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3 Alternatives to a Traditional Receiving Line

Looking to avoid a time-consuming receiving line? Here are three alternative ways to greet your wedding guests.

Contributing Writer
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Photography by: Love, The Nelsons

One of the best parts of a wedding is knowing that your loved ones will be gathered in one place to celebrate you and your new spouse. It should go without saying, but you'll want to thank each and every guest for their attendance and support on the big day, which is why the traditional receiving line was born. Immediately following the ceremony, guests line up to greet the newlyweds, their parents, and sometimes even the bridal party. While a receiving line ensures that all guests get some facetime with the happy, it's also a drawn-out process that eats up precious time. Thus, they've fallen out of fashion in recent years. 

 

You certainly can choose to have a receiving line on your wedding day, but know that there are other ways to greet your family and friends, too. These three modern alternatives are some of our favorite options to consider.

 

Related: Tips for Planning Your Wedding Ceremony

 

Make the rounds at the reception.

If you've decided against a receiving line, consider greeting guests by making the rounds at the reception instead. Walking to each table ensures you'll speak with everyone, and the conversations will likely be less stuffy than in a formal receiving line. A word of advice: Eat dinner before you get up to chat each table or you could get caught up talking and miss the meal.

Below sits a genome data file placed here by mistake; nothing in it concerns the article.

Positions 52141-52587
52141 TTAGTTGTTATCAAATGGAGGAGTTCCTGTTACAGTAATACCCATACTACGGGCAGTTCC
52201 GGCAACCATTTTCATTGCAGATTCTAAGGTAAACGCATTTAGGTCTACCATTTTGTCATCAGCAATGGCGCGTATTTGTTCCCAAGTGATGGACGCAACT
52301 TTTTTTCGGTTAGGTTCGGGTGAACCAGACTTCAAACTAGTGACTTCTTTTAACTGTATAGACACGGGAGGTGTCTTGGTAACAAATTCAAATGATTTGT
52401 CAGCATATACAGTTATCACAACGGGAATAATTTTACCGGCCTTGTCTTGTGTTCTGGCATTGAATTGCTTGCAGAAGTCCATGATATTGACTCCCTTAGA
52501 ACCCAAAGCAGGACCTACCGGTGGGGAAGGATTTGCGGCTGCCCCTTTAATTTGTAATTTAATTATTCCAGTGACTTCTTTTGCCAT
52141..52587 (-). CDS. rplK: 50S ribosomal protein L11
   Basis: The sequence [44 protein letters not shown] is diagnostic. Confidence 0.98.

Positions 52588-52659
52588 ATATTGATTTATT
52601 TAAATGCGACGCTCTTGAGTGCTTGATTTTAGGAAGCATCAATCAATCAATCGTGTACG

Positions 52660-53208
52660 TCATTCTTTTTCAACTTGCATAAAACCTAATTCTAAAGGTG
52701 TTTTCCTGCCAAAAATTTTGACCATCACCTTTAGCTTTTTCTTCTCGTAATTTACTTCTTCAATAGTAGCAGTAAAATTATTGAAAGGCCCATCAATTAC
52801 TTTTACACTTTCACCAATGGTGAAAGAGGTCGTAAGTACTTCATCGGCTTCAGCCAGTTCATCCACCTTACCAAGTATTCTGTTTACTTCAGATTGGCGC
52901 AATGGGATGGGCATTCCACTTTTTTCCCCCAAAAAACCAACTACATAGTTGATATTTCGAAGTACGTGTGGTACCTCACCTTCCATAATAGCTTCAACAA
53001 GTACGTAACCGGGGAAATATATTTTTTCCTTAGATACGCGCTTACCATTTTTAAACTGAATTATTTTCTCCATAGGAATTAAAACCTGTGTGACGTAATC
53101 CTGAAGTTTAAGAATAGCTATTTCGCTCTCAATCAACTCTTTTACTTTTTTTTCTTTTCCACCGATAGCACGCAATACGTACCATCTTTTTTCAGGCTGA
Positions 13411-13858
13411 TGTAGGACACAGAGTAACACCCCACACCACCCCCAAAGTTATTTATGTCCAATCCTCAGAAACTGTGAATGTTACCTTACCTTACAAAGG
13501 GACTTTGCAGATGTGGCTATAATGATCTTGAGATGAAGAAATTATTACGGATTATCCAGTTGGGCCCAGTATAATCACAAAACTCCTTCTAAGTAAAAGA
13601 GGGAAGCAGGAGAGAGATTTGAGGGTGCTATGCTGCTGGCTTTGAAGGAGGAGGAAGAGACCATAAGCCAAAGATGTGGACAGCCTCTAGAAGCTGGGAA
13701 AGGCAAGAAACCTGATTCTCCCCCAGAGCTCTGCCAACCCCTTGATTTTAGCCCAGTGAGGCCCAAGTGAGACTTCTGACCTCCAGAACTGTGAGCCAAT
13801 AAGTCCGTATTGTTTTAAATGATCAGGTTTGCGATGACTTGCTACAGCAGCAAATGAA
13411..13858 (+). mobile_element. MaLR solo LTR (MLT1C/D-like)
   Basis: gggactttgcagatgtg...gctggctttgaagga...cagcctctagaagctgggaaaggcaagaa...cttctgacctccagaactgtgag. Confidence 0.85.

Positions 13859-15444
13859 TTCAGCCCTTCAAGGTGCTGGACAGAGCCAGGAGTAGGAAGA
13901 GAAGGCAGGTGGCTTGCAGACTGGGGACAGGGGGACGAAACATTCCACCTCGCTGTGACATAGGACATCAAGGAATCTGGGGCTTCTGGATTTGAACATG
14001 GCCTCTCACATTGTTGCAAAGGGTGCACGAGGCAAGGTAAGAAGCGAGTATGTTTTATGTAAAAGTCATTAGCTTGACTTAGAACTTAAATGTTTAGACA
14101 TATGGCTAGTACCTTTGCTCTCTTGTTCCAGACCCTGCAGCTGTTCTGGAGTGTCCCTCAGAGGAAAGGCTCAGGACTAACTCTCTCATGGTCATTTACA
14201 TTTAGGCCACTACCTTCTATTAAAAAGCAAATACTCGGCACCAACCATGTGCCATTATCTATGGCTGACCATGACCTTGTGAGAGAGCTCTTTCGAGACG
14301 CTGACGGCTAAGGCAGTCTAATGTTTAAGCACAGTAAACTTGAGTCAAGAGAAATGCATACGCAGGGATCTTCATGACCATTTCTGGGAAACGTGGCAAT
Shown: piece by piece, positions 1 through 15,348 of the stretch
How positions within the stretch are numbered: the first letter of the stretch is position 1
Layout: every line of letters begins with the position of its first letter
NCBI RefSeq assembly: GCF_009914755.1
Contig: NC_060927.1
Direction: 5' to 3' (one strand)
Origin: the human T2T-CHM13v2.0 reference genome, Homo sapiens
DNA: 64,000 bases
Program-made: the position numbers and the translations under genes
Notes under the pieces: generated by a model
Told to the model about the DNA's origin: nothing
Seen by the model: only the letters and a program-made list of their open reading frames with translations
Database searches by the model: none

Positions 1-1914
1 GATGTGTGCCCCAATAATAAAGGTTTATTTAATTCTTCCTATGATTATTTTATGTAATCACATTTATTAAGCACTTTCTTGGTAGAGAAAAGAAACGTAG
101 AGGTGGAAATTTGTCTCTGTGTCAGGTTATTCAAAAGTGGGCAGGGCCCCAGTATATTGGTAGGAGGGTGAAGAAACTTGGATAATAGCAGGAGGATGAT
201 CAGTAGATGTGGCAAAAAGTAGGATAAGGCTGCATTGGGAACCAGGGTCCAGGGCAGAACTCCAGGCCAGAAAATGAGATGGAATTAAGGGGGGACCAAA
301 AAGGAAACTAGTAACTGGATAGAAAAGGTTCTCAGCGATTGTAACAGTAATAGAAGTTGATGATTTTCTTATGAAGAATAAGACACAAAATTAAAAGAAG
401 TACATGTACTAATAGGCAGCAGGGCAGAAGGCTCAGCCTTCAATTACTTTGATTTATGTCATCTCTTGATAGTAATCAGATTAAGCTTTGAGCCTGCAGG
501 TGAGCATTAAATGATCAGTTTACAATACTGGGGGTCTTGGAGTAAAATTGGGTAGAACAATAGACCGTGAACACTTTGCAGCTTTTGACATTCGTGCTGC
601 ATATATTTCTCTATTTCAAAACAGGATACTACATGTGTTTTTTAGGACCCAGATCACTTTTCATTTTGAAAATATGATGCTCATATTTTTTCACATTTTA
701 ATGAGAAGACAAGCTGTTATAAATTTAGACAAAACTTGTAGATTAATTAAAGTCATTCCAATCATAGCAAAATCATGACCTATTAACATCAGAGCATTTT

Converse during cocktail hour.

If you're choosing to have a first look, you'll be able to wrap up your portraits before the ceremony and then be free to attend cocktail hour. This is the perfect time to greet your guests, and you'll be left with the entire reception free for dinner, dancing, and enjoying the festivities. Keep in mind that this works best for small- or mid-sized weddings with around 100 guests; otherwise, you may not get to everyone before cocktail hour ends.

 

Have a pre-wedding welcome party.

Some couples don't want to waste a single moment of their wedding on the formalities, and that's okay. If you're worried about the big day schedule being too tight, consider hosting a wedding-related event before the big day. This can take the form of a welcome dinner, a pre-ceremony cocktail hour, or even a boozy brunch. Spending sufficient time with guests before the wedding lets everyone enjoy the festivities without worrying about formal greetings—and it's an especially good idea for destination celebrations with many loved ones traveling from out-of-town